In Mexican-American neighborhoods throughout the United States, it isn’t rare to see murals pay homage to la Virgen de Guadalupe. But as gentrifiers push Latinos out of the neighborhoods they have called home for generations, these murals have been painted over. For one artist who has seen his Boyle Heights neighborhood change, this shift pushed him to do something.

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Nico Avina, a 44-year-old from Los Angeles, has created a 7-1/2-foot Virgen de Guadalupe titled “Lupita Was Displaced.” Holding an eviction notice, the artwork makes a powerful statement. “When you do look at the Virgen, her hands are already to her chest,” he told the Los Angeles Times about the wooden creation. “She’s looking down and she’s reading this eviction notice like she just got served.”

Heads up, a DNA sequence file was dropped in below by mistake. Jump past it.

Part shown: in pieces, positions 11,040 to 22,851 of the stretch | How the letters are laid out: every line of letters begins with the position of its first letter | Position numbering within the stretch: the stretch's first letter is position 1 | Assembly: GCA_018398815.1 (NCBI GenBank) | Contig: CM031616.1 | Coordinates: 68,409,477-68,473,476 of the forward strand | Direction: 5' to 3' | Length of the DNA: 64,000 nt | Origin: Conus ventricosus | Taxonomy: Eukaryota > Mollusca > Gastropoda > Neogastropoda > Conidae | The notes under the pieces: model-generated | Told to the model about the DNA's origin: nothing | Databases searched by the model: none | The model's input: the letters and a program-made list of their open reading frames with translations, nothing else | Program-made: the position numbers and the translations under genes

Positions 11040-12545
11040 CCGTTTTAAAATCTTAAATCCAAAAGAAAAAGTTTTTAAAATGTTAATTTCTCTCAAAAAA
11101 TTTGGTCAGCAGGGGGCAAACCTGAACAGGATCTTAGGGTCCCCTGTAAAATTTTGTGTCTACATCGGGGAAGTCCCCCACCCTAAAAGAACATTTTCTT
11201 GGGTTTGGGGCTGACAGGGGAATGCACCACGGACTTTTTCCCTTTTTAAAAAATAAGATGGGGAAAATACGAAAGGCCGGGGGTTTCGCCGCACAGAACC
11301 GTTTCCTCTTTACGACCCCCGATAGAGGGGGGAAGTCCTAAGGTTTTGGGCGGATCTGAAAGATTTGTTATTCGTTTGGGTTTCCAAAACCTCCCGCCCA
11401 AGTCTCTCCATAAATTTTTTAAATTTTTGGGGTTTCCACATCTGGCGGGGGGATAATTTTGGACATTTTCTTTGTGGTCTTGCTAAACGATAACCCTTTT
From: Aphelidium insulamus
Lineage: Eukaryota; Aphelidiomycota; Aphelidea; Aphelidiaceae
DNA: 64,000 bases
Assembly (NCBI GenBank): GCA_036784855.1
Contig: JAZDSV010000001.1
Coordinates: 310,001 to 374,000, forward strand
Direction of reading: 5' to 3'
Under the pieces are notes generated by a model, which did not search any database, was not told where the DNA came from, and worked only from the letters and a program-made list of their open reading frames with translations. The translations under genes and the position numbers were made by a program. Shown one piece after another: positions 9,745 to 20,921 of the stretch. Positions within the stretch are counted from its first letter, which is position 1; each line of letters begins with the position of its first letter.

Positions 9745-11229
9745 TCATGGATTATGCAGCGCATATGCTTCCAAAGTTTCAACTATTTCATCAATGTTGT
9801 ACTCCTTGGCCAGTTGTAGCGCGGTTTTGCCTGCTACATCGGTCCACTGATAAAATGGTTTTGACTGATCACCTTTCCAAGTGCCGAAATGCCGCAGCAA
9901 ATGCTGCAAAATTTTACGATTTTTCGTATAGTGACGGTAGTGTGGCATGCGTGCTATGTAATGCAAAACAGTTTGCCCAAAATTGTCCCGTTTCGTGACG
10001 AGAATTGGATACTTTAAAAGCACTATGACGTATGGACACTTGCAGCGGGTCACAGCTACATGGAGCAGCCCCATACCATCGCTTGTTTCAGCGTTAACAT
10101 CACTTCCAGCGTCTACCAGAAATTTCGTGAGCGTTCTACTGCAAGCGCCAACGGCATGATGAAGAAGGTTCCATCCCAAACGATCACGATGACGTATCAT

Avina recalls seeing murals of la Virgen “on every corner,” but as the demographics of the neighborhood change, her presence has decreased. He fears that soon “she’s not going to be around here as much as she has been… As the people get displaced, so does their art. The Virgen was a reflection of that. She’s also getting displaced.”

The artwork was originally displaced at Espacio 1839. But as Avina announced on Instagram, La Lupita will make her way around Boyle Heights, visiting areas where his community has been erased.

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